This is How Thomas Keller and David Chang Reacted to Their Terrible Reviews in the New York Times

From open letters to the letter F.

No matter how you slice it—or chop or mince or sous-vide it—getting your restaurant demoted by the New York Times blows. That's what famously happened to chef Thomas Keller earlier this year, when his formerly four-star Manhattan restaurant Per Se got knocked down to two stars by the Times' food critic, Pete Wells. And it doesn't just feel bad to get publicly shamed in that way (if you'll remember, the NYT review called Per Se's mushroom soup "as murky and appealing as bong water," and sprinkled words like "mediocrity" and "flat-footed" like so many white truffle shavings). Reviews like that are also bad for business. As Keller told Town and Country magazine in its profile of him in the current issue, that Times review was "devastating."

This reality isn't lost on the Times' supremely influential restaurant critics, neither Pete Wells himself nor his predecessors, who do sweat the impact that their reviews might have on a restaurant and its staff. Boo hoo? Fair enough, but a critic's job is to tell it like it is, and that can mean gut-wrenching anxiety about publishing the kind of takedown that could truly hurt people's livelihoods, not just a handsomely paid celebrity chef but an entire staff of employees at all levels. 

As the New Yorker's profile of Wells in its September 12 issue reveals, Wells delayed the agony of writing the Per Se review by going to the now-defunct Times Square branch of Senor Frog's, a place widely ridiculed—and adored—for its shameless theme-parkiness and its noisy, balloon-ridden birthday celebrations. For one of the multiple meals that Times critics have to eat before publishing a review, Wells took "American Pie" star Jason Biggs with him along with seven others. Everyone had a blast.

"[Wells's] upbeat review of Senor Frog's, published at the end of December, was an overture for the impending Per Se review," the New Yorker's Ian Parker writes.

 

Eventually, Wells did have to sit down and write that Per Se review, and turn it in with its downgraded rating: two stars, a decision Wells made after weighing "every possible" star rating besides four, Parker writes.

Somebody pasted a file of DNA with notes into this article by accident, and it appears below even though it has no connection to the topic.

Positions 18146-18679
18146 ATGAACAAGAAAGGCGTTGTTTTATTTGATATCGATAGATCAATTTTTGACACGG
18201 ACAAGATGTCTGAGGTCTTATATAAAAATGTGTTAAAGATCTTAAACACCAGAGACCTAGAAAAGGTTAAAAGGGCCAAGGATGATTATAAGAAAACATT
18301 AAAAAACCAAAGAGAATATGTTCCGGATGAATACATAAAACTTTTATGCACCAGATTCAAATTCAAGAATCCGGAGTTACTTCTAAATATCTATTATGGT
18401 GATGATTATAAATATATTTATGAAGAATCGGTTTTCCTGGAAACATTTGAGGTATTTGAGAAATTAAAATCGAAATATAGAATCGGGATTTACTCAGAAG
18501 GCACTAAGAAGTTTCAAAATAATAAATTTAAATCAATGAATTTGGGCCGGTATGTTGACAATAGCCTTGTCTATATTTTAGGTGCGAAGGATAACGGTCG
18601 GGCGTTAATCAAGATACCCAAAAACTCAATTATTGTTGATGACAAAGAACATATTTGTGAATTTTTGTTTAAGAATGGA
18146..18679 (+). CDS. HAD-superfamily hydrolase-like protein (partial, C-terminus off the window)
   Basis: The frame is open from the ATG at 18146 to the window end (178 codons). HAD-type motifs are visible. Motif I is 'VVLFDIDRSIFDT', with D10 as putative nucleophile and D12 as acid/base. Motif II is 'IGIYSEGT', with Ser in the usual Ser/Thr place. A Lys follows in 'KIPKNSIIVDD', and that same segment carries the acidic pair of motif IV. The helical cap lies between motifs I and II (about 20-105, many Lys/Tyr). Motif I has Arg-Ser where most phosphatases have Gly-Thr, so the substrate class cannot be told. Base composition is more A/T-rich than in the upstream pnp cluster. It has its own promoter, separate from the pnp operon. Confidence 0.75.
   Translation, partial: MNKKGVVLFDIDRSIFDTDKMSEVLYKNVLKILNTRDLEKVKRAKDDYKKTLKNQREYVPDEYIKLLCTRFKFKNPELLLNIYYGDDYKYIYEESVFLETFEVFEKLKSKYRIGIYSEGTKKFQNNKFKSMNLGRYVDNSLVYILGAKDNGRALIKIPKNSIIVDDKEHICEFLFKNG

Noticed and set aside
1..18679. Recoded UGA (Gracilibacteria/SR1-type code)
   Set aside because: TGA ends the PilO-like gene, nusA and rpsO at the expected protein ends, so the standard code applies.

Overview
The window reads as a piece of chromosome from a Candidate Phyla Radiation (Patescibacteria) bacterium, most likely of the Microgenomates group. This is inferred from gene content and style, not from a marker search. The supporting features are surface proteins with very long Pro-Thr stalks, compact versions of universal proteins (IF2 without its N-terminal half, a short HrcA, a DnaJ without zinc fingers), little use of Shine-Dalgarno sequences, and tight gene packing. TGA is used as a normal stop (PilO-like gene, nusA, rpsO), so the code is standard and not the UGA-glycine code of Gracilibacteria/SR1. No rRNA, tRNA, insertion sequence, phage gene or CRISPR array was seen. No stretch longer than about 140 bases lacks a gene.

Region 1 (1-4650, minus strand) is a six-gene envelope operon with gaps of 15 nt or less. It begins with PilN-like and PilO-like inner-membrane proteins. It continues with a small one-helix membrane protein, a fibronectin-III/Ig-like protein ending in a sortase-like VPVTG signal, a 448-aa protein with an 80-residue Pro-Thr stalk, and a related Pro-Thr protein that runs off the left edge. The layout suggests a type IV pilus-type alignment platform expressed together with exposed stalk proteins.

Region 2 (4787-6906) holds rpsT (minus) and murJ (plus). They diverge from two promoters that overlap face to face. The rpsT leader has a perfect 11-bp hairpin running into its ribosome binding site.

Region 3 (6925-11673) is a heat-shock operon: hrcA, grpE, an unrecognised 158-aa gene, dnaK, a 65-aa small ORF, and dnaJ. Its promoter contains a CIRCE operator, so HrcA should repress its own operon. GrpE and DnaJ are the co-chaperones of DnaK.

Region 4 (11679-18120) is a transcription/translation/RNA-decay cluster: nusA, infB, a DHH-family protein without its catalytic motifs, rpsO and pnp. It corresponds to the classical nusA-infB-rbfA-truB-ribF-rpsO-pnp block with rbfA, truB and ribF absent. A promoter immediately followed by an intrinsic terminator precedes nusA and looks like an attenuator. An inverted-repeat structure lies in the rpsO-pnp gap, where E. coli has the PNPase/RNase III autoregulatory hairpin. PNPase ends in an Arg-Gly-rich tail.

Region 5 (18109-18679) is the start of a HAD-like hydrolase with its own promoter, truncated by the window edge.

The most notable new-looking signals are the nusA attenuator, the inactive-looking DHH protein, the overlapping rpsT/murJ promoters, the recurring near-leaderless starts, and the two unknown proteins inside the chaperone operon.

It was the shot heard round the world. And what did Keller do in response? We'll refrain from speculating about what exactly he did, said or felt in the first few moments after reading the take-down. But, according to Town and Country, Keller told his staff immediately afterwards that he and his whole team will need to win back their customers "one guest at a time. Our goal is for every one of them to walk out the door and say, 'What the hell was [Wells] talking about?'"

Keller also published a letter to customers on Per Se's site, apologizing to them and vowing to make every effort to ensure their experience is everything they're hoping it will be. Keller claims to not blame Wells for the bad review, and to have learned from it: "Maybe we were complacent," he told Town and Country. "I learned that, maybe, as a team we were a little bit too arrogant, our egos too exposed."

As for other chefs' reactions to internationally publicized pans? Suffice to say, everyone has his or her own way of handling negative feedback. 

David Chang, whose newest NYC restaurant Momofuku Nishi got slammed by Wells this past spring, several months after the Per Se demotion, is going with the F-bomb-drop.

When the New Yorker writer sat down with Chang to report the September 12 profile of Wells, the star chef fought back angrily against the review: Wells is "being a f------ bully," he told the magazine. "He wants the new, but he's still in love with the f------ old."

To be fair, it's only been a few months since the Momofuku Nishi review, so Chang is perhaps still working through an earlier stage of the grieving process.

Or maybe he's just had a few too many of the blood-red, and weirdly awesome, vegan burgers he recently started serving at Nishi.

Onwards and upwards?

 

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